I believe in God. Really, I do. I believe that He exists and that He rewards those who diligently seek Him. I believe that Jesus Christ is God in the flesh, that 2,000 years ago He walked this earth and died an excruciating death on the cross as a substitute for my sins. I believe that His tomb is empty, that He rose again on the third day, destroying the power of sin and freeing its captives. I believe that after I pass from this earth I’ll be immediately translated to heaven where I’ll spend all eternity in His presence.
The reality of the cross as my source of moral righteousness has permeated almost every nook and cranny of my heart. When I do sin, I’ve learned to go directly to God to confess my sins and find restoration. Rarely do I run from God or suffer under the weight of condemnation; instead I rest in God’s grace, fully realizing that there is no condemnation for those who are in Christ. These truths are essential to the Christian life, but despite their importance, they don’t form the sum total of all that’s involved in walking with our Creator.
A couple of weeks ago, I posted about the multi-faceted grace of God, explaining how various expressions of grace empower us for different tasks in our service to the King. But if grace is multi-faceted, it stands to reason that faith has varied expressions as well. God-confidence in one area of life is no guarantee that we’ll be strong in every expression of our faith.
There are days when I have difficulty freely giving of myself because I’m not quite sure that God will take care of me without that extra $25 in my wallet. All too often I get anxious about my schedule. And, unfortunately, it’s not uncommon for me to find myself comparing myself to others in an effort to measure up to certain expected standards. Still, I believe. Really, I do.
I have a friend with an amazing gift of faith to believe for financial provision. I know few people as generous. At the same time, he struggles desperately to trust God for the restoration of broken relationships. His faith is rock-solid in one area, while quite weak in the other.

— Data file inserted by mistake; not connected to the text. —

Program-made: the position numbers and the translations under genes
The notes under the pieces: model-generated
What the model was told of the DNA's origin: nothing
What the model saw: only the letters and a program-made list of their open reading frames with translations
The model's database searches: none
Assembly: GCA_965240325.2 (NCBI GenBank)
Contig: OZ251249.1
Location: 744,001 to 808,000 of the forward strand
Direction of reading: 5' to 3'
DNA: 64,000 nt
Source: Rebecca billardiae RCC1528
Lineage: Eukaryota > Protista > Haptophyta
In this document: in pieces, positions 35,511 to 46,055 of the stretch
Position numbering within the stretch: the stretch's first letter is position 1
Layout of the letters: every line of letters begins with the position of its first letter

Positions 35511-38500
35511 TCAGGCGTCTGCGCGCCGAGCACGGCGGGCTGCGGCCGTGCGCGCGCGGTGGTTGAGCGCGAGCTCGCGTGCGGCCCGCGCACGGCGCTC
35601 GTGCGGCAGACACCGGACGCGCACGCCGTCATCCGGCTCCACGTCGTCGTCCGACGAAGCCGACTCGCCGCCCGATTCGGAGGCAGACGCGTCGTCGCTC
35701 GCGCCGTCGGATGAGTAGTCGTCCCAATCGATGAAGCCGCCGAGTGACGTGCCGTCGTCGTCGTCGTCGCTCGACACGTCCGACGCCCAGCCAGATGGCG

Understanding this type of variance will go a long way in helping us to live out the Gospel on a daily basis.
16 For I am not ashamed of the gospel, for it is the power of God for salvation to everyone who believes, to the Jew first and also to the Greek. 17 For in it the righteousness of God is revealed from faith to faith; as it is written, “BUT THE RIGHTEOUS man SHALL LIVE BY FAITH.” Romans 1:16-17 (NASB)
In all likelihood, Paul is referring here to the growth and perfection of our faith for the sake of trusting God for our eternal salvation; however, it’s quite possible that he also had various expressions of faith in mind. In other words, God’s strong and ever-present desire is for us to go from weak to strong in faith for righteousness, faith for provision, faith for identity, faith for healing, etc.
A one-dimensional view of faith does as much damage as a one-dimensional view of grace. Week after week we preach a message of salvation, breathing a collective sigh of relief when our loved ones have finally been caught and are resting safely in God’s fishing creel. The result is that we put little focus on the development and perfection of faith in other essential areas of life. All of this serves to make Christianity both boring and irrelevant to those who live in a very real world, facing very real day to day challenges. If our goal is to develop spiritually immature Christians, we can be sure that such a one-dimensional approach to faith/grace will put us on the fast track to zero growth.
Recently I came to the realization that I had allowed a number of past disappointments to undermine my trust in my heavenly Father. It’s difficult to explain, except perhaps to say that it’s like trying to run in faith with a spiritual limp. It hasn’t stopped me from moving forward, but I long to run after God free from any hindrance whatsoever.
As we’ll see in coming posts, various expressions of faith really do matter, and working through these types of issues requires thoughtful and honest prayer–something more than some type of faith formula that can be indiscriminately spread like butter over any area of life.
Lord, I believe. Really, I do. Please help my unbelief!